Work has begun on the multi- billion dollar Jubilee Gas Project to harness the country’s natural gas deposits with the laying of flow lines to pipe the gas from the Jubilee Field to the Jomoro District of the Western Region.
Technip, the company which did the subsea installation for oil production for the Jubilee partners, has been contracted by the Ghana National Petroleum Corporation (GNPC) to engineer, weld and install a 14-kilometre rigid steel flow line under Phase I of the project for onward extension to the shore.
Under the current phase, the flow lines will be connected to the gas export riser linked to the FPSO Kwame Nkrumah for onward transportation to the shore. Officials say the flow lines will constitute the deep-water section of a pipeline which will be used to pipe natural gas from the Jubilee Field to the onshore processing plant.
At the moment the move by the country to harness its natural gas has attracted the attention of power producers and other companies that are interested in the production of fertilizer, ammonia, urea and methanol using natural gas.
Technip has successfully completed the fabrication and spooling of the 14 kilometres of 12, 75-inch flow lines on board the laying vessel, Apache II, at the Technip Spool Base in Alabama, USA, and the vessel is expected to arrive in Ghana next Thursday.
Speaking to the Daily Graphic, the Ghana Country manager for Technip, Mr. Stephane Sole, said the company did not engage only its own expertise but also involved some officials of GNPC in the process of designing and welding the flow lines, as well as the procurement and engineering staff at its Paris office during the preparation phase.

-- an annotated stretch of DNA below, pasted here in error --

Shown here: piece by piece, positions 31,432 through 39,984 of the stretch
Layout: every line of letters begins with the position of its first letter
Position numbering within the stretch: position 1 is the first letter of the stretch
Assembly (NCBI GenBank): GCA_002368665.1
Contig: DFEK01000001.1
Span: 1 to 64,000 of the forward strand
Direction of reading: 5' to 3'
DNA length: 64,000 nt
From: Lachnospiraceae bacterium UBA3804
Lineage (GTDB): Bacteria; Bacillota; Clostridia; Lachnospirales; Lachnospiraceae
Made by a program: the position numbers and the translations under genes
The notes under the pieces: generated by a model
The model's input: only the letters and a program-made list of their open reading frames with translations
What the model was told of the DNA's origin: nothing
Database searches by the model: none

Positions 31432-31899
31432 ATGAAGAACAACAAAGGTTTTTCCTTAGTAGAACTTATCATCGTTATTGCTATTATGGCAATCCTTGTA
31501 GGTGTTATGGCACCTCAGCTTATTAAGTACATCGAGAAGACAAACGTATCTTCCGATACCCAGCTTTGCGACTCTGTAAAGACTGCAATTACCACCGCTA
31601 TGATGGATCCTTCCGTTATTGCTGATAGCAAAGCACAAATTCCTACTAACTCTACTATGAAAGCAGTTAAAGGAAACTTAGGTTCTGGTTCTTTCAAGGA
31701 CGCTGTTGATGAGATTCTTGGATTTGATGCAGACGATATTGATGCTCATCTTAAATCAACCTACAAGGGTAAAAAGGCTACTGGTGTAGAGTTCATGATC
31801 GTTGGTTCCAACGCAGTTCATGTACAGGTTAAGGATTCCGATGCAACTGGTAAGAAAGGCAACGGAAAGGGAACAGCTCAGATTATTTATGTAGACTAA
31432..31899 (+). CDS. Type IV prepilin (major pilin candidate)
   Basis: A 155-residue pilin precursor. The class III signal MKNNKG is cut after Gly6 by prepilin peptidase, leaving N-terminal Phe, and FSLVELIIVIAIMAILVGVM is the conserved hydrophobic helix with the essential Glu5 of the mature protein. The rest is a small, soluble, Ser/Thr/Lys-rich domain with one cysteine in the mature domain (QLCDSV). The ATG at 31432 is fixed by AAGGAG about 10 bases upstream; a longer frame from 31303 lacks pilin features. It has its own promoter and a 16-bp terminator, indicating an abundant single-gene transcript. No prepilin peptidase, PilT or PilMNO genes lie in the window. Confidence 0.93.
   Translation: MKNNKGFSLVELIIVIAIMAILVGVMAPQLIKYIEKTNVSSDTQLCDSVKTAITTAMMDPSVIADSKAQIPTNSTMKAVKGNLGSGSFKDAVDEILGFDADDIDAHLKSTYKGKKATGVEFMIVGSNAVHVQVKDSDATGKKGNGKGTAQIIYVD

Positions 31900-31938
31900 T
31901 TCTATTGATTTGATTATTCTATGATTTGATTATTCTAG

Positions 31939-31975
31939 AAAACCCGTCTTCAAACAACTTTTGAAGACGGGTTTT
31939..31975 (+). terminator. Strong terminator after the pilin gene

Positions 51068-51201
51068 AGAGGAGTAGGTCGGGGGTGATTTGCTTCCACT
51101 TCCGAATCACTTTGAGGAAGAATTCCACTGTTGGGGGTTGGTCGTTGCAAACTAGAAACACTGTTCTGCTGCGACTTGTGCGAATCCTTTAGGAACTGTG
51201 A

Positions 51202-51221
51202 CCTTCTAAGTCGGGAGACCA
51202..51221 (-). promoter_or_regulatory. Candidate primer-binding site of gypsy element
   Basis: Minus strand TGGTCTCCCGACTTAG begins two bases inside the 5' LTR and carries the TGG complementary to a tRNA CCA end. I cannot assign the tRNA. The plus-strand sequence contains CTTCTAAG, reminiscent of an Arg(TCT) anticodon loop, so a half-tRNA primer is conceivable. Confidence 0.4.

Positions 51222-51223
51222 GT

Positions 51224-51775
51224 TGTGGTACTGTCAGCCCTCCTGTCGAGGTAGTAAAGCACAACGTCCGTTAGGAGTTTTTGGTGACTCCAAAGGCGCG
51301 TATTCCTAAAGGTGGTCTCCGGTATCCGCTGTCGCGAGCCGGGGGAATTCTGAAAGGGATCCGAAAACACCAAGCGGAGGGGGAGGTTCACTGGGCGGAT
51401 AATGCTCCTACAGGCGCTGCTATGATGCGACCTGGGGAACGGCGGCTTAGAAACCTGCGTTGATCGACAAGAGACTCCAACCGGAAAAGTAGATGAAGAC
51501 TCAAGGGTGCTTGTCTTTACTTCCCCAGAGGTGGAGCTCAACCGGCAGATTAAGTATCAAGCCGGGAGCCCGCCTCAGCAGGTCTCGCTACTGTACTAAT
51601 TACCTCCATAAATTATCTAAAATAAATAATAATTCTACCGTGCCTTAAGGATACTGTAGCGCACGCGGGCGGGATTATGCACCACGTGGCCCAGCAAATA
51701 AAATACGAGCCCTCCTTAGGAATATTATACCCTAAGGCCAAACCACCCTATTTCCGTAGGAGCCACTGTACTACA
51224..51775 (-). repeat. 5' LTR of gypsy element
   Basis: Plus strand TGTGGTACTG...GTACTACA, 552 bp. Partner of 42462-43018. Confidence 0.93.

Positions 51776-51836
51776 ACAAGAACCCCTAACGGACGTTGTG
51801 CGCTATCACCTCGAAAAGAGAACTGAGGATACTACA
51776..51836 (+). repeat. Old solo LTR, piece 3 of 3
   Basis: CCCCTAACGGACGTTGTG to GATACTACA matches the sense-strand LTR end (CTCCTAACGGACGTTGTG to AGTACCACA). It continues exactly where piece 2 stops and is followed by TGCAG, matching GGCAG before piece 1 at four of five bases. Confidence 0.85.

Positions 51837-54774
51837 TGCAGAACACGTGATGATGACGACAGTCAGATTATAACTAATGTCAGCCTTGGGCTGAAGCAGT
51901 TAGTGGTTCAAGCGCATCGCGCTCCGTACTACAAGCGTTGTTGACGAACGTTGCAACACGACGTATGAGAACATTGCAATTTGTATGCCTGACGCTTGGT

He said the move was to afford Technip the opportunity to transfer its skills and knowledge to Ghana through the GNPC, a policy which was in line with its resolve not only to work for the country but also enhance the skills of Ghanaians, whom he described as curious and highly trainable.
Mr. Sole said the onshore operations would be run from the Sekondi naval base which had supported Technip since its arrival in the country. The Apache II, he said, was fully loaded with the flow lines and would start work immediately it arrived, as the initial preparations had been concluded.
He said the offshore operations would integrate workers form the GNPC to attend to the operations offshore, saying, “Within our onshore team to support the offshore operations there will also be the involvement of the GNPC team during the whole project, from engineering to installation.” Mr. Sole said there had been meetings with lead operators of the Jubilee Field partners, including the GNPC, and they had been very co-operative.
“From the beginning of the project, the permanent and effective communication among the GNPC, Tullow oil and the partners and Technip will be one of the key factors for the success of these operations,” he said.